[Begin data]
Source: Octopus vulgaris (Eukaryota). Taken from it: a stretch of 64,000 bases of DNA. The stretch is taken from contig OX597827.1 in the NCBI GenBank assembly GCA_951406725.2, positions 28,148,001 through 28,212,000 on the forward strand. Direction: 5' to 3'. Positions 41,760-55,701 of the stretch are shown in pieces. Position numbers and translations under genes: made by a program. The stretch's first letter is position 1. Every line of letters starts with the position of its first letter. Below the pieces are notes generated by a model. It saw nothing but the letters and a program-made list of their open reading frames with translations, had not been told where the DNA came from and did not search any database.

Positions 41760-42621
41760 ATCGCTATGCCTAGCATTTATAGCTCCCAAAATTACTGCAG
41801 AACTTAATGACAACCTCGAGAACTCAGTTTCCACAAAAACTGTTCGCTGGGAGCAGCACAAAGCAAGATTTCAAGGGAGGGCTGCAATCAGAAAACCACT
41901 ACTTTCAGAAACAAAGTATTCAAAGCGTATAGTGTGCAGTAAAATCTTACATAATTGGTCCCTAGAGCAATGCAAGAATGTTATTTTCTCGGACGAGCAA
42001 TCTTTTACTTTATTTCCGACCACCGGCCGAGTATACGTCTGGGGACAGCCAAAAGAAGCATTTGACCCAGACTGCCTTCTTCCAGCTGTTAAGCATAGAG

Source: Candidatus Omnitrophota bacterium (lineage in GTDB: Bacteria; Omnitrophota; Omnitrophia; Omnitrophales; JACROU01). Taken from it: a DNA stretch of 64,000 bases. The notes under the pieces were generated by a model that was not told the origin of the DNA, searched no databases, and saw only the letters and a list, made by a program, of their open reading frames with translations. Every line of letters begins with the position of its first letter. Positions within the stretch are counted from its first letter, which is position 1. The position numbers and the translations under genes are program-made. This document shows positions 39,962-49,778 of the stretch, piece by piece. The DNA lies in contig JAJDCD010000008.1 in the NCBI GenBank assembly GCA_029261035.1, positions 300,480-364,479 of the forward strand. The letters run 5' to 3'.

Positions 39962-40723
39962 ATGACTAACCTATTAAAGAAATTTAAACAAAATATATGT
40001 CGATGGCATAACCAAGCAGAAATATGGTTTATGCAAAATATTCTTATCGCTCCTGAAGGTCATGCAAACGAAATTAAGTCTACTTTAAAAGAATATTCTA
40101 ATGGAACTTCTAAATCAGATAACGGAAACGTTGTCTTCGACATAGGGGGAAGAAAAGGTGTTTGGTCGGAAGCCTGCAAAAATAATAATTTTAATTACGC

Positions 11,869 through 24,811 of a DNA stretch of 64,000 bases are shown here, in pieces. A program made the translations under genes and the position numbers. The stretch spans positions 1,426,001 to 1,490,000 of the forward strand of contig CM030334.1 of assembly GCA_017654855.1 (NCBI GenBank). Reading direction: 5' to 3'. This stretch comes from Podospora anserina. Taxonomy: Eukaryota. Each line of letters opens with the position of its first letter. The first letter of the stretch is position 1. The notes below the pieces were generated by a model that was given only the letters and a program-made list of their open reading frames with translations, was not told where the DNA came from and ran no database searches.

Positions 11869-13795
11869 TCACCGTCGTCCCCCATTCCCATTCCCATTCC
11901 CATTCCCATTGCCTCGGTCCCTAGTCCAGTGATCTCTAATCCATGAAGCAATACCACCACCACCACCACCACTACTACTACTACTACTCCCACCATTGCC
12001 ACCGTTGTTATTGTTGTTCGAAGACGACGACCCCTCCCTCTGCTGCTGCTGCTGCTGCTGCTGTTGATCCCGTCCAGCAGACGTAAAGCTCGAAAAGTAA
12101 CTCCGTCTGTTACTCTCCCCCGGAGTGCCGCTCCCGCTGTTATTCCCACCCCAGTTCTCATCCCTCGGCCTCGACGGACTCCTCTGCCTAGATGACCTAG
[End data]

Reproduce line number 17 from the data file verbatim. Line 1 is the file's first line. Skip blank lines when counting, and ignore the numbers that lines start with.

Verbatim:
12101 CTCCGTCTGTTACTCTCCCCCGGAGTGCCGCTCCCGCTGTTATTCCCACCCCAGTTCTCATCCCTCGGCCTCGACGGACTCCTCTGCCTAGATGACCTAG